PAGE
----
How Crime Will Cease.

From: The Creed of Kinship (1935)
Author: Henry S. Salt
Published: Constable & Co Ltd 1935 London


  “Tout Comprendre c’est tout Pardonner.” (MADAME DE STAËL.)

  There are a number of serious problems which, though not emerging directly from the controversies between the advocates of public ownership and of “private enterprise,” are certain to be materially affected by the adoption or rejection of socialist principles, and therefore have a claim to be considered in any discussion of the wider bearings of Socialism. Among the most important of these is the question of Crime and Punishment, which has an obvious connection with the present system of property holding.

  “The fruitful source of crime,” wrote Godwin, “consists in this circumstance, one man’s possessing in abundance that of which another man is destitute”; to which he added that “the proper method of curing this inequality is by reason, and not by violence.” Making full allowance for the strength of other forms of crime—especially those of passion, which are certain to persist for a long time under any sort of government—the general truth of Godwin’s statement has been confirmed rather than shaken, by the experience of the past century; we have to consider, too, whether crime is not likely to be fostered, to some extent, by the very sanction given in our society to what are known as “business” methods. If it is thought permissible, for example, to sell a thing at a higher price than it is really worth, to take advantage of the ignorance or necessity of our fellow-citizens in order to drive a hard bargain, or to underpay those who work for us, it is hardly surprising that, for men of a still weaker moral fibre, the temptation to overstep such artificial boundaries between honesty and dishonesty is too strong. They become “criminals,” and measures have accordingly to be taken for their suppression. Crime and Punishment are such essential features of a capitalist society that a vast and complicated fabric of Law has been built up to deal with them.

  There are three theories as to the best method of dealing with crime—first, the old retributive idea, which vindicates the majesty of the law by the punishment of the culprit; secondly, the utilitarian idea of the protection of society without any further desire for vengeance; and thirdly, the more modern of the reclamation of the offender. In addition to these three established theories, partly conflicting and partly interwoven, we begin to see the development of a newer and still more advanced doctrine, which recognises that the criminal is himself a product and reflection of social conditions. Society grows its criminals first, and punishes them afterwards; it is society itself that is, at root, to blame. The sum of the whole matter is that, if we wish to get rid of our criminals, we must cease to manufacture them; and this cannot be done without complete reform of the present social system.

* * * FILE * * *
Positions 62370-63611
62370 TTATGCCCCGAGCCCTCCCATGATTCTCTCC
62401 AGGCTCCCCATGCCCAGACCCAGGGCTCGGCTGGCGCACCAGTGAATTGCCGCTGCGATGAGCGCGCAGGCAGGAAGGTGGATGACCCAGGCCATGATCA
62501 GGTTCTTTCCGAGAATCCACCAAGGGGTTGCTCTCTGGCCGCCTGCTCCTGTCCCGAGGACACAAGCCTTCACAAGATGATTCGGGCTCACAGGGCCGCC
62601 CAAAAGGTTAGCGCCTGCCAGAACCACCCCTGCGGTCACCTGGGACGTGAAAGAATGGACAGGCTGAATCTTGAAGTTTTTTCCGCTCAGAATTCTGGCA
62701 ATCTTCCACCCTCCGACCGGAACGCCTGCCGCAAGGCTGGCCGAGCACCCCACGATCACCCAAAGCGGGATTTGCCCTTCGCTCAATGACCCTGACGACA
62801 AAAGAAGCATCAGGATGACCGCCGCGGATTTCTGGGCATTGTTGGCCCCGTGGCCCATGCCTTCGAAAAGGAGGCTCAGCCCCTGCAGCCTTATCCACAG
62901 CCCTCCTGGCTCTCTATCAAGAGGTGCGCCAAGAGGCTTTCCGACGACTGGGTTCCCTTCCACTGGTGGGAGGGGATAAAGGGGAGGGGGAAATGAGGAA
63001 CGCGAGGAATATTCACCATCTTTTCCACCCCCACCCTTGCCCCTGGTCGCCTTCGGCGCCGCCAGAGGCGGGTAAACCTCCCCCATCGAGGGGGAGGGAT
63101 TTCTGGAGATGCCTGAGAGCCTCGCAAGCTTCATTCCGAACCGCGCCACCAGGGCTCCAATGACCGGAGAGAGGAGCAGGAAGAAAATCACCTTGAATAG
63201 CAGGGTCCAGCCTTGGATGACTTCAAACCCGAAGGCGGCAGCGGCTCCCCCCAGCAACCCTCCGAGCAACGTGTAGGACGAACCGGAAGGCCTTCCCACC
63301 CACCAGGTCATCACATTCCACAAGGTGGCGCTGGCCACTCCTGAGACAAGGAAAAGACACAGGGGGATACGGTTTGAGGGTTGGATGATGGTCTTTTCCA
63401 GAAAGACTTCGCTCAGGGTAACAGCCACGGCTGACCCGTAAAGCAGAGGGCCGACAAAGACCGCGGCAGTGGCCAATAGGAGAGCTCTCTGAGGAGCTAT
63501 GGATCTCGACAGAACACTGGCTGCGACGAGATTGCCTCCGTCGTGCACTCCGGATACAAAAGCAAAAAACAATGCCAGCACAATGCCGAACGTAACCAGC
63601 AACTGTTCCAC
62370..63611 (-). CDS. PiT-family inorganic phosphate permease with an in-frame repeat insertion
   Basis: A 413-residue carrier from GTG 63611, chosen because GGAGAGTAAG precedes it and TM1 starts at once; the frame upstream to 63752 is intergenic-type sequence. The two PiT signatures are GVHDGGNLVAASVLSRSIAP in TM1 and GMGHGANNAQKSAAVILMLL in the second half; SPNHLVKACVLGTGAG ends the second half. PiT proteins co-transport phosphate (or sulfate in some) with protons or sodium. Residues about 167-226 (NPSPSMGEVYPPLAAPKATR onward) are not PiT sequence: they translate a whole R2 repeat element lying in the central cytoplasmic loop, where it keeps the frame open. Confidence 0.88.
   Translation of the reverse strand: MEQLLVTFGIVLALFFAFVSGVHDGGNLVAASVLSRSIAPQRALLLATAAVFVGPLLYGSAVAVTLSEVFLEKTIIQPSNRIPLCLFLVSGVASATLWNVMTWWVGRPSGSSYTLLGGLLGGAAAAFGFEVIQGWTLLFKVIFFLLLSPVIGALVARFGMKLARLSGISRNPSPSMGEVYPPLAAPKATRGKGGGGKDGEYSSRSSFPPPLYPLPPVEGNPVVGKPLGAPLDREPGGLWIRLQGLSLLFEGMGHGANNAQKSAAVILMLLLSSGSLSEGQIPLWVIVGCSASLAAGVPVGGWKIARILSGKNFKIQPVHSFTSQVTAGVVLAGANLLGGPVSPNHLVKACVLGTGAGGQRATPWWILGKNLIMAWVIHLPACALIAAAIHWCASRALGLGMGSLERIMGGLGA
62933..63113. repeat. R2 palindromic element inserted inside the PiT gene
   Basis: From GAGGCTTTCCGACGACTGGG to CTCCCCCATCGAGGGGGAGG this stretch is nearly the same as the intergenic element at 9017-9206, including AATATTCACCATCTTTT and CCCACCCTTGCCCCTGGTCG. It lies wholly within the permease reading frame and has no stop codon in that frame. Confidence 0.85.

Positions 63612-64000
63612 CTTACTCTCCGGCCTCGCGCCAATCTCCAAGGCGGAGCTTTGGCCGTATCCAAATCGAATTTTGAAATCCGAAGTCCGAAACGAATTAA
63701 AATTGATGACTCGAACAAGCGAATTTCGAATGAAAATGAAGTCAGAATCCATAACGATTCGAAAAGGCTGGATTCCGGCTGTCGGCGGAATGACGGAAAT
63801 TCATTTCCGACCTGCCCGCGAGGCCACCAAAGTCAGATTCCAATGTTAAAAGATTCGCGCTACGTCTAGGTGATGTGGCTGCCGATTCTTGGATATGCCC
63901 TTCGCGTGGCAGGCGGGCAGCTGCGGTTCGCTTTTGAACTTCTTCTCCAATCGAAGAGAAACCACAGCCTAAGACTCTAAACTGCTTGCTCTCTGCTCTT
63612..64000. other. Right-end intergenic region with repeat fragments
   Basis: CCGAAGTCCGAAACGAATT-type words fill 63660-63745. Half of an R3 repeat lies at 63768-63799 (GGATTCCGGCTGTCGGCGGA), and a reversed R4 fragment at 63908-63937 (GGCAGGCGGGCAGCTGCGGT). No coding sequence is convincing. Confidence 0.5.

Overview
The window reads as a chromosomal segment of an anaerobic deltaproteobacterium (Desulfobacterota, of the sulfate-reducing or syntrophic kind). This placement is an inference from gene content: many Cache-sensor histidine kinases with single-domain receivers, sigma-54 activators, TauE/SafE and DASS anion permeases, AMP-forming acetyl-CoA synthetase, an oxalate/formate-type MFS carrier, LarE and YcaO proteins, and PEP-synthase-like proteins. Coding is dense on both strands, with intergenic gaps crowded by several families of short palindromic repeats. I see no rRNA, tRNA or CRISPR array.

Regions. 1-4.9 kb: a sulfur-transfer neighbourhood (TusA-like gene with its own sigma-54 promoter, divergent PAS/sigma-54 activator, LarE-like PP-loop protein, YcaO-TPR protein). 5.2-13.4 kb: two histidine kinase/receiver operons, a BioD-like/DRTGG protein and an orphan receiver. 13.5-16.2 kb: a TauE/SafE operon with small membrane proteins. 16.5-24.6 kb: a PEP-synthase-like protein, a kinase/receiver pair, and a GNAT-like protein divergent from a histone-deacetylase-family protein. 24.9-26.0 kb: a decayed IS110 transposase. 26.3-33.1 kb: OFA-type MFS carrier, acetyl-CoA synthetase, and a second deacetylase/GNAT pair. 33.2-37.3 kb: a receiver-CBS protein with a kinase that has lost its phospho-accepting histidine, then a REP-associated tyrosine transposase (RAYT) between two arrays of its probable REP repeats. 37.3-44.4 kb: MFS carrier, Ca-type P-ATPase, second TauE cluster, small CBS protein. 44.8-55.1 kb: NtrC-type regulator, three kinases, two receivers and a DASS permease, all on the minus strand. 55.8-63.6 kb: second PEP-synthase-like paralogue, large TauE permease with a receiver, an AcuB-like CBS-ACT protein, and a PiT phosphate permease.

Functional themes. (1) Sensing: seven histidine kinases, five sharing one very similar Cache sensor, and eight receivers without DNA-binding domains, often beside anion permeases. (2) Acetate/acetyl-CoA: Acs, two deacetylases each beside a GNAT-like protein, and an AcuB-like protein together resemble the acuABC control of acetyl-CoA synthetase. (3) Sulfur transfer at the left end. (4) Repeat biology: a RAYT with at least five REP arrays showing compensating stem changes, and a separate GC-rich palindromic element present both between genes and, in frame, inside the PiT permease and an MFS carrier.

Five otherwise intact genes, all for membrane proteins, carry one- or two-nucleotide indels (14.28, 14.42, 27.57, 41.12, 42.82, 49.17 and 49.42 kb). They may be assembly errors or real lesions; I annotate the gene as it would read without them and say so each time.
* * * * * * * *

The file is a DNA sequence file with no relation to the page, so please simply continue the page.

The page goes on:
So far from being merely a “sentimental” notion (as it is often represented) this is the considered opinion of some of the greatest modern criminologists. Thus, while we find it stated in Dr. W. D. Morrison’s book on Juvenile Offenders, that “it is to ameliorative methods we must look for the best results in dealing with juvenile delinquency,” he makes this further and still more noteworthy assertion:

  “Ameliorative methods of dealing with the individual offender will accomplish much, but it must be borne in mind that these efforts do not touch the general conditions out of which juvenile crime arises. It is in these wretched and degenerate conditions of existence that juvenile delinquency has its origin, and it will always continue to flourish till these conditions are ameliorated.”

  Equally emphatic is the testimony of Dr. James Devon, as given in his most suggestive work on The Criminal and the Community. Sweeping aside the pseudo-scientific theory which sets down all crime to heredity, he holds that “our social inequalities are the cause of much serious crime,” and points out the futility of the common cry for retribution. Much expert authority might be quoted to the same effect.

  For a good many years past the Home Office authorities have, very wisely, been humanising the prison system by the introduction of rational methods in the place of the old stupid brutality of solitary confinement; and it is nowadays not uncommon to hear a complaint expressed that “prisons are being made too comfortable.” But what inference would be drawn therefrom as to the comforts of life outside? Strange that we never hear from these stern penologists the converse proposition, that the homes of the workers are not comfortable enough!

  Socialism, if it comes to power, will take care that the cottager is at least as well housed as the criminal. I think we may further assume that it will not tolerate the continuance of those two entirely barbarous forms of punishment—hanging and flogging—which, to the disgrace of a nation that imagines itself to be civilised, have survived into the twentieth century. No doubt the war against Germany, and the brainlessness it engendered, had the effect of considerably delaying the growth of a saner feeling in these matters; but even so, it is difficult to believe that such revolting relics of savagery as the gallows and the lash can much longer affront the common humanity, and indeed decency, of a people which professes to have abolished torture.

  If there be any life that a man has a primâ facie right to take, it is his own. That suicide, or attempted suicide, should be a criminal offence, while the death-penalty is a cherished legal institution, is one of those glaring absurdities that amuse and disgust at the same time.